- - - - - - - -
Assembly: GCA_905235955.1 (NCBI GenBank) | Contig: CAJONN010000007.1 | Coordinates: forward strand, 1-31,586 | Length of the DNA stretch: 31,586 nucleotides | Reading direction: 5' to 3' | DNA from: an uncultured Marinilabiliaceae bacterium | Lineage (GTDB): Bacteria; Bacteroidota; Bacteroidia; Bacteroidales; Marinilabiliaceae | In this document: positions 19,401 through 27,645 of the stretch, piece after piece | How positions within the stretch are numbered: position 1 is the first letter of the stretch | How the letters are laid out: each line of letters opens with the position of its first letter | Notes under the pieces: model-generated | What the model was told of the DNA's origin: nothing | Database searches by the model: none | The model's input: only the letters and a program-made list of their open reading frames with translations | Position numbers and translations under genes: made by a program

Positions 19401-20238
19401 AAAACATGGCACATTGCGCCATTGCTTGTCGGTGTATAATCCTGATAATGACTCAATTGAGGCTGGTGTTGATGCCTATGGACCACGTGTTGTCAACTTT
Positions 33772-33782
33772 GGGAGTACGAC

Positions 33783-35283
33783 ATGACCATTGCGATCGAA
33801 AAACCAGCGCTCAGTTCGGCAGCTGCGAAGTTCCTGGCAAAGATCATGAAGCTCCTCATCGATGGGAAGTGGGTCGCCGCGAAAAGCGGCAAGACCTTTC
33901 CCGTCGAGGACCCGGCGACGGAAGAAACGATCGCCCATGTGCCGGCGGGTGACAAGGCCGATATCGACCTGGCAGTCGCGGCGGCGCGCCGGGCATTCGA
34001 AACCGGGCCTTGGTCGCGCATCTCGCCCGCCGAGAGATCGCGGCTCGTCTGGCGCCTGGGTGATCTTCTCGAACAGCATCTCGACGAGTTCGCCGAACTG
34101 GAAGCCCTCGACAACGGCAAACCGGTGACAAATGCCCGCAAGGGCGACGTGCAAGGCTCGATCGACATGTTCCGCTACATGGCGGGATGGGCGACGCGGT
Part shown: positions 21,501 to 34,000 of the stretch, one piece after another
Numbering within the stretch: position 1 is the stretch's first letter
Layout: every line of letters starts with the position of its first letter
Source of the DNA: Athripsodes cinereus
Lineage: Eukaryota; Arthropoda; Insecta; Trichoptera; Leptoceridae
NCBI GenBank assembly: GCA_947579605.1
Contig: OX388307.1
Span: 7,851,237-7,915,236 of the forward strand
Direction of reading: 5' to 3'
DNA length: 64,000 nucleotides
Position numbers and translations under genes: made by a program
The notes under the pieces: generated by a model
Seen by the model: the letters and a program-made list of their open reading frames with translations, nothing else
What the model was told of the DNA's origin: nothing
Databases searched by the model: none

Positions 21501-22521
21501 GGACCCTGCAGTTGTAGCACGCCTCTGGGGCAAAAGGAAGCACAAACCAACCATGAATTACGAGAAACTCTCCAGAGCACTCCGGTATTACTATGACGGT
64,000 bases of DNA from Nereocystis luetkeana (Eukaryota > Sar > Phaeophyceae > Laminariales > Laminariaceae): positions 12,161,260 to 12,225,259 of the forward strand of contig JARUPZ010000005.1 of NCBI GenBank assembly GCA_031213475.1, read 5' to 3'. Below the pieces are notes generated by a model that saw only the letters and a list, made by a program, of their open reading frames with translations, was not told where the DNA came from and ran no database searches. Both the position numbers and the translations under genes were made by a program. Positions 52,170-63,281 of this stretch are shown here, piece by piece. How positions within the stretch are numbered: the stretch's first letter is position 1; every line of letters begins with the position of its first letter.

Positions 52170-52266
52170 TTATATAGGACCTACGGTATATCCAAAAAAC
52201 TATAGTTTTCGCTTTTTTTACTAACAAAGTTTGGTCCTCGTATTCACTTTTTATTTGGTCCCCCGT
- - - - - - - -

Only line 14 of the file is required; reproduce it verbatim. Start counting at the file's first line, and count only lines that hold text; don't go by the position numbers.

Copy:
Layout: every line of letters starts with the position of its first letter